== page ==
11 January 2006

Object Life Time Monitoring

Two years ago, in the dark ages before Java 5 (2004) I needed to do some Java profiling of the Herold website. Recent investigations using commercial profilers like JProbe had failed because their memory and CPU needs made the application virtually unresponsive. So I had to come up with some lightweight profiling solution of my own.

I was only concerned with memory consumption, as performance seemed to be bottle-necked by garbage collection. Based on a method described by Jack Shirazi in his book, I used PhantomReferences and a modified java.lang.Object to track object creation and garbage collection. That's all, very lightweight. Using this (Object) Life Time Monitor (LTM) I got an idea of the number of certain class instances created and active over time. A simple graphical viewer gave an overview of the collected data, the instances' life times, something like that:

Total number of life instances over timeInstallation
Download LTM 1.01 (49 KB), together with source. It's JDK 1.3 compliant and does not depend on any other libraries. To use it with Java 1.4 extract the ltm-*.zip and put the LTM.jar into your bootclasspath. When using other JREs than 1.4, you have to modify your java.lang.Object as shown below and put it before LTM.jar into your bootclasspath.
// --- code added to object ---
public Object() {
if (at.herold.test.objlifetime.MonitoringFlag.monitoring) {
// --- code added to object ---
Start your application with LTM enabled by
java -Xbootclasspath/p:LTM.jar
-cp <your application's classpath>
<your application's main class>
<your application's parameters if any>
Tell LTM to start collecting data with java -jar LTM.jar start on the same machine running the application. This enables the counting of objects. To stop collecting data run java -jar LTM.jar stop. The application will continue to run normally.

To save the recently collected raw data use java -jar LTM.jar save. This saves the raw data using a constant file name. The file is created in the current folder, depending on your start routines this might be windows/system32 or somewhere else. Now you may stop the application. You can view the saved data with java -jar LTMViewer.jar <raw file>. This loads, analyses and displays the object lifetime statistics. <raw file> is the file saved by LTM earlier. An JPG image is saved as well.

SourceSt. Monans Cemetery
In case you want to add or change something, there are the following Java packages: objlifetime contains the LTM core classes. Monitoring is managed by the AdminThread, which listens to a socket for commands. objlifetime.viewer contains the viewer to analyse the saved data from the LTM. Analysing classes are subclasses of LifeTimeAnalyser. The source is described in detail in the article Überwachung der Anzahl aktiver Objekte in JavaSPEKTRUM, 1/2006. LTM is Open Source under the GPL license.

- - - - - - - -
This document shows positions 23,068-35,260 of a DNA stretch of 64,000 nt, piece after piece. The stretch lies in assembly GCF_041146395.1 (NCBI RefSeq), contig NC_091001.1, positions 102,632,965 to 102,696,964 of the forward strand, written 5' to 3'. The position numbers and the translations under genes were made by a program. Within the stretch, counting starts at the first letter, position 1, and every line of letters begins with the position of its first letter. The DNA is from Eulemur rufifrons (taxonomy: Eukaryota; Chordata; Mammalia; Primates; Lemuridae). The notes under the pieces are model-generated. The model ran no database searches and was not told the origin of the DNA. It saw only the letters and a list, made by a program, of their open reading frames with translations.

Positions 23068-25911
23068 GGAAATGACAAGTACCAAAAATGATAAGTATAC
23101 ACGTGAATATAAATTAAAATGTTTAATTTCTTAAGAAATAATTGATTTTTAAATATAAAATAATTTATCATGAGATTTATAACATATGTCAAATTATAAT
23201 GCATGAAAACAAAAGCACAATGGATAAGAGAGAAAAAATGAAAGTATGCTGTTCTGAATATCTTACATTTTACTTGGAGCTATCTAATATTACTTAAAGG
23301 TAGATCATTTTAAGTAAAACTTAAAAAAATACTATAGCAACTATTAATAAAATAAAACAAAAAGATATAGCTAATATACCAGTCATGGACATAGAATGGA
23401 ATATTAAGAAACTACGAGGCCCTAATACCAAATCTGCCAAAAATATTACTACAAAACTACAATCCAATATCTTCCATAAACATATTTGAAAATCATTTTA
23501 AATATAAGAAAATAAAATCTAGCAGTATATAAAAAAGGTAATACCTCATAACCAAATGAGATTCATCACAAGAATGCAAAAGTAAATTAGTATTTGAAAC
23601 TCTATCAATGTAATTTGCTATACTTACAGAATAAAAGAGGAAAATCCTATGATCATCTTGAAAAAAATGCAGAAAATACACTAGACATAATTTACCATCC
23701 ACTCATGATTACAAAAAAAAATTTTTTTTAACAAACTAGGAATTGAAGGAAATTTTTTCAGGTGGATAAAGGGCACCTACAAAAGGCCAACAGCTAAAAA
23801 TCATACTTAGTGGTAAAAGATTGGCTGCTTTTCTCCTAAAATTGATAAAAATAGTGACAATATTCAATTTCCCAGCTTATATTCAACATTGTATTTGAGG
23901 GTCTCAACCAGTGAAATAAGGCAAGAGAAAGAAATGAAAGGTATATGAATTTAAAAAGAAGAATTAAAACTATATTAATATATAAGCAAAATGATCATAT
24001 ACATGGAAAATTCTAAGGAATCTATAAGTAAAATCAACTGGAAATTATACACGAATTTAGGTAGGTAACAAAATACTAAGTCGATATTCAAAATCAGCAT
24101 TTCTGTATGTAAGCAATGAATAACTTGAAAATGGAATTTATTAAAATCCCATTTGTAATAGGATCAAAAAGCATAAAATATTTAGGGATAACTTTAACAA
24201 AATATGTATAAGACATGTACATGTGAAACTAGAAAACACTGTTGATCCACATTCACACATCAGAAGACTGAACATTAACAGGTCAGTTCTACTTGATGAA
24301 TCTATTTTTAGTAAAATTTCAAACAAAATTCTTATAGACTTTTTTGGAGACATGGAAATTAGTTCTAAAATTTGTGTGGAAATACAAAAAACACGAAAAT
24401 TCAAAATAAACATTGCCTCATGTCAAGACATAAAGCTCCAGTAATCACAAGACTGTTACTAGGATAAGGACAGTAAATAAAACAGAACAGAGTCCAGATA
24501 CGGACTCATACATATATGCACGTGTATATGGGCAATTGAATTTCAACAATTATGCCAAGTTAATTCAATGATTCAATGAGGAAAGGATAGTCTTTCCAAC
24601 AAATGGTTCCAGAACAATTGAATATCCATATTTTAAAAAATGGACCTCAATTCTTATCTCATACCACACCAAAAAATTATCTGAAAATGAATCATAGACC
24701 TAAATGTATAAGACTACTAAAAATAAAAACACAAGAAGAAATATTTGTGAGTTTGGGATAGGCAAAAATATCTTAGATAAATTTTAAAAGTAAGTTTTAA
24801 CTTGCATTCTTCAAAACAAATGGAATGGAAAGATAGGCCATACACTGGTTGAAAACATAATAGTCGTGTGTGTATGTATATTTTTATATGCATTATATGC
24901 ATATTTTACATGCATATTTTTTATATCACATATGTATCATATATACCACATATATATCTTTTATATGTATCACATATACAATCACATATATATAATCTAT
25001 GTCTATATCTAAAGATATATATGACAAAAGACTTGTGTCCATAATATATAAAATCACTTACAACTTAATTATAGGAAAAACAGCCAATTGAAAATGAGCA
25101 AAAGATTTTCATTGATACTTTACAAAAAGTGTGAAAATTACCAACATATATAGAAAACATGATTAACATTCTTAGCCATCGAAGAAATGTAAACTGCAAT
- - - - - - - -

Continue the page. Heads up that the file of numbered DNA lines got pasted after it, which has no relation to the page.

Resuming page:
Q: When defining my own java.lang.Object where do I take it's implementation from? A: The original Object shipped with JDK is used. It's source can be found in the src.zip of the JDK. You just have to compile the new Object.java and put in in the bootclasspath before the LTM.jar (because it contains 1.4 Object.class already).

Q: What is all this 'bootclasspath' about? A: See Using the BootClasspath.

Q: Which type of file has to be passed as an argument to LTM? I am running this application by calling the Main.main() method and it's expecting a file name. A: The application is started as usual, LTM just has to sit in its bootclasspath. So <your application> is the qualified class name of the application you want to start for monitoring, e.g. com.company.app.Main. If you want to test a Tomcat web application you need to use the Catalina Bootstrap class here, as found in startup.sh/bat.

Words of Warning
LTM is a simplistic, very specialised kind of profiler. It was written in 2004 targeting J2SE 1.4. Professional profiling tools are much more powerful and reliable. LTM was only developed because we could not suffer the overhead of a full blown memory snapshot algorithm. Note that the newer Java 5 offers better ways to collect the memory information either by using JMX or agents and JVMTI.

References(List of all my publications with abstracts.)

1 January 2006

My Cup of Java

Wrench Rust I like coding. I have always been coding: Basic, 65xx-Assembler, Fortran 77, Turbo Pascal, Intel Assembler, Fortran 90. Since 1999 I have been working as Java Software Engineer. And I like Java. It is a free, high level, object orientated language. (But using it will not buy you much on its own; you can write poor code in any language.) Since then I have created a lot of things in my free time, e.g. small games, APIs, tools, etc.

Bunch of Developed Oddities
These are my Java development "oddities" and here you will find some of my programs together with coding related information.